Our little one would sit at the door, but would not make any noise. We had to teach her to bark. She didn't even know how! Poor thing. We found we had to get her excited first, as she needed to build up to get a bark out. We accomplished this by getting her excited with her kibble, and lock it in her crate. We told her to bark. When she finally barked, we opened the crate instantly. We had to do this several times and with treats, favorite toys, etc.
We then moved on to the door. She watched us toss treats, toys, pieces of kibble, out the door. We closed the door and told her to bark. As soon as she barked, we opened the door. It took awhile, and she had to be excited. Good luck!
Sounds like you completely understand that 12 weeks is still a baby. appicon Good for you!
Like our skin kids, each one is different. Our first two boxers Rocky and Rascal were each housebroken around 3 months old. Please keep in mind I was also raising 3 very active little boys, these dogs rarely had a moment to themselves, very little opportunity to have an accident at all. They were outside much more often than not and between my sons and all of the constantly visiting buddies, there were lots of opportunities for praising and making a huge deal out of them when they got it right. Generally by the time they were indoors, they were simply looking for a quiet place to nap and escape the craziness.
Now Indy has been raised with adults (poor guy, ) he was housebroken around 5-6 months, completely reliable around 8 months. I truly think this is much more realistic for most dogs.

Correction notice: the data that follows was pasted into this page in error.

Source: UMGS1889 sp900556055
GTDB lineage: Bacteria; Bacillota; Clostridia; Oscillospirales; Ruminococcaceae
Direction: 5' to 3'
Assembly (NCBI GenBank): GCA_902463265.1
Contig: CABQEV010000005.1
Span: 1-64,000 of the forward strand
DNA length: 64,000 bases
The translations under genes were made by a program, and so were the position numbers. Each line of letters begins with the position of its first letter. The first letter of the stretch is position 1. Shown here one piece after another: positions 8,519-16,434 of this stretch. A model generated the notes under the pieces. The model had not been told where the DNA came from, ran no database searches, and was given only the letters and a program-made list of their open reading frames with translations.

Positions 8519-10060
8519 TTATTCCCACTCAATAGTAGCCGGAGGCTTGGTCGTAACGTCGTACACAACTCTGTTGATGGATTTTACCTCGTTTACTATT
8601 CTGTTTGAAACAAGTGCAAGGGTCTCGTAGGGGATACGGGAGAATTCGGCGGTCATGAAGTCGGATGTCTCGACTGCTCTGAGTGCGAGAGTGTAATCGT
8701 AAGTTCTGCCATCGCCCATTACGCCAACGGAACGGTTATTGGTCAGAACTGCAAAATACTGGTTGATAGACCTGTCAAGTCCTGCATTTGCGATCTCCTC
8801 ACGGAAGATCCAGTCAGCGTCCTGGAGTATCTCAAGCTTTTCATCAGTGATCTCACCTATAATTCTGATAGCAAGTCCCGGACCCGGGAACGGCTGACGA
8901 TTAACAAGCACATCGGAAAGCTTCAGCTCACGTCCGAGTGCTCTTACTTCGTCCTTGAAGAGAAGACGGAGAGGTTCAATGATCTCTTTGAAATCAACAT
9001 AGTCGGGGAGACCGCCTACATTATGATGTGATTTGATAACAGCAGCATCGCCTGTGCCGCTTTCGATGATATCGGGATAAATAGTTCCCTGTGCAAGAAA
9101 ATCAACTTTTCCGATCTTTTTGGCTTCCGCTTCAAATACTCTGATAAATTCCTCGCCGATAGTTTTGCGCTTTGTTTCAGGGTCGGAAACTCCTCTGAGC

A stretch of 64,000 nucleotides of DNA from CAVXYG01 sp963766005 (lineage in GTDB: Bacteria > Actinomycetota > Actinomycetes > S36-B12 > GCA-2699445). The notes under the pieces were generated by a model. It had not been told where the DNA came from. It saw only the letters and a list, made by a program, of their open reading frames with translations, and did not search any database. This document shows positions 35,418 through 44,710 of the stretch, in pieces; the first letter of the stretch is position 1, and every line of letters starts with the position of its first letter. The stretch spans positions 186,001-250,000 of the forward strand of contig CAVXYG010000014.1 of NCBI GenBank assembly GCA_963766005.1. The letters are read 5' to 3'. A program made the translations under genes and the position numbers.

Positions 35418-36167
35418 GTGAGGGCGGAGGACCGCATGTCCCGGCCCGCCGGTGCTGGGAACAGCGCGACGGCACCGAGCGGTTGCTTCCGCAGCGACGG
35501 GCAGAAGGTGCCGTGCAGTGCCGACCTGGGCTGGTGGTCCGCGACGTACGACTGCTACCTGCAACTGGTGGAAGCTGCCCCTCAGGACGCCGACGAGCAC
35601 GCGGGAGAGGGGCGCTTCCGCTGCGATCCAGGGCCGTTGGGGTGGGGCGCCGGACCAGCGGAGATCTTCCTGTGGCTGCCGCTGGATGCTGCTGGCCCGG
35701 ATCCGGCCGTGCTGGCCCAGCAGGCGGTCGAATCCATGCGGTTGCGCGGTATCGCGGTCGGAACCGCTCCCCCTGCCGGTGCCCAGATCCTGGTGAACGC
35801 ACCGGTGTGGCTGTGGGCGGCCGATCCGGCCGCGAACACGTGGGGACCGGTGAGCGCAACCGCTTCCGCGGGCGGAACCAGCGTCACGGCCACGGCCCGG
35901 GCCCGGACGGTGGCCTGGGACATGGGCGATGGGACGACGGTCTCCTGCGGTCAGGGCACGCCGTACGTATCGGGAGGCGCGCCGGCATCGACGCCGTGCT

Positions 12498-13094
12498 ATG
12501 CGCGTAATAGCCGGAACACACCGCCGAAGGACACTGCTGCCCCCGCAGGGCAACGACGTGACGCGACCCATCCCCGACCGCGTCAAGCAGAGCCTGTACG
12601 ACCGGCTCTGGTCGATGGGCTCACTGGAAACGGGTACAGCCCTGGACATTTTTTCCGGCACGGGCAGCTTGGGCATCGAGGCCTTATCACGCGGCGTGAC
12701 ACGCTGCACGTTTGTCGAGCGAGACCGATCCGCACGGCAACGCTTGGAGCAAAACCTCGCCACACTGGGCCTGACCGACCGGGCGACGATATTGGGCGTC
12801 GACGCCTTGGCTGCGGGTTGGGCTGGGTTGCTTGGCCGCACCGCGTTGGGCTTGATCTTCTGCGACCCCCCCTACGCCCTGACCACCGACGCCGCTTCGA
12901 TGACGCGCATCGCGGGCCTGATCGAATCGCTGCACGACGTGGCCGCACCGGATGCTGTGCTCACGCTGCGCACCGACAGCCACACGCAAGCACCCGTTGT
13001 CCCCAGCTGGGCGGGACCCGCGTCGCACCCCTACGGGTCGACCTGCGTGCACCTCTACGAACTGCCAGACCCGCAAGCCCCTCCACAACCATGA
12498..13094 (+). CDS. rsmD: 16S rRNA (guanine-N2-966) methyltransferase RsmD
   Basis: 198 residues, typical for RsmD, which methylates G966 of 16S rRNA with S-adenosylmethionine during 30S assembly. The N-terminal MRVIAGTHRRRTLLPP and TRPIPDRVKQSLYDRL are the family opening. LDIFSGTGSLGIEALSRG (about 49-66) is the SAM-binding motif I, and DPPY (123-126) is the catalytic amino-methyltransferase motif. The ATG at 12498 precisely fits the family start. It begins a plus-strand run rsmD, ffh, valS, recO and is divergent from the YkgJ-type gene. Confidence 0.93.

Now if you wanted to talk skin kids, I would tell you it went something like 2 - 4 years. So, if we accept and understand that all children have different muscle control, attention span and awareness, I wonder why so often we have unrealistic expectation from our puppies.
Sounds like you're right on target, keep up the good work!
Mia had two accidents total. The first was the day I brought her home, she stopped in the middle of the living room, dropped the browns off, then proceeded to make her way over to the foot of the couch to pass out for 2hrs. The second time she pee'd at the back door (I was helping my wife with a paper and kept telling her to wait, which was my fault). She never messed in her crate from day one. We were extremely lucky with her, but made it a point to take her out every 2hrs on a leash. It also helped that we had a 12yr old Chihuahua that went to the door to go out (tought her so to speak). I think where alot of people mess up is not instilling that outside=potty first and foremost. (from day one). Walking out there with her on a leash and making sure she actually goes instead of just letting her go outside to do whatever (chase a ball). Give a puppy the choice of play vs. business, it's a easy choice for them.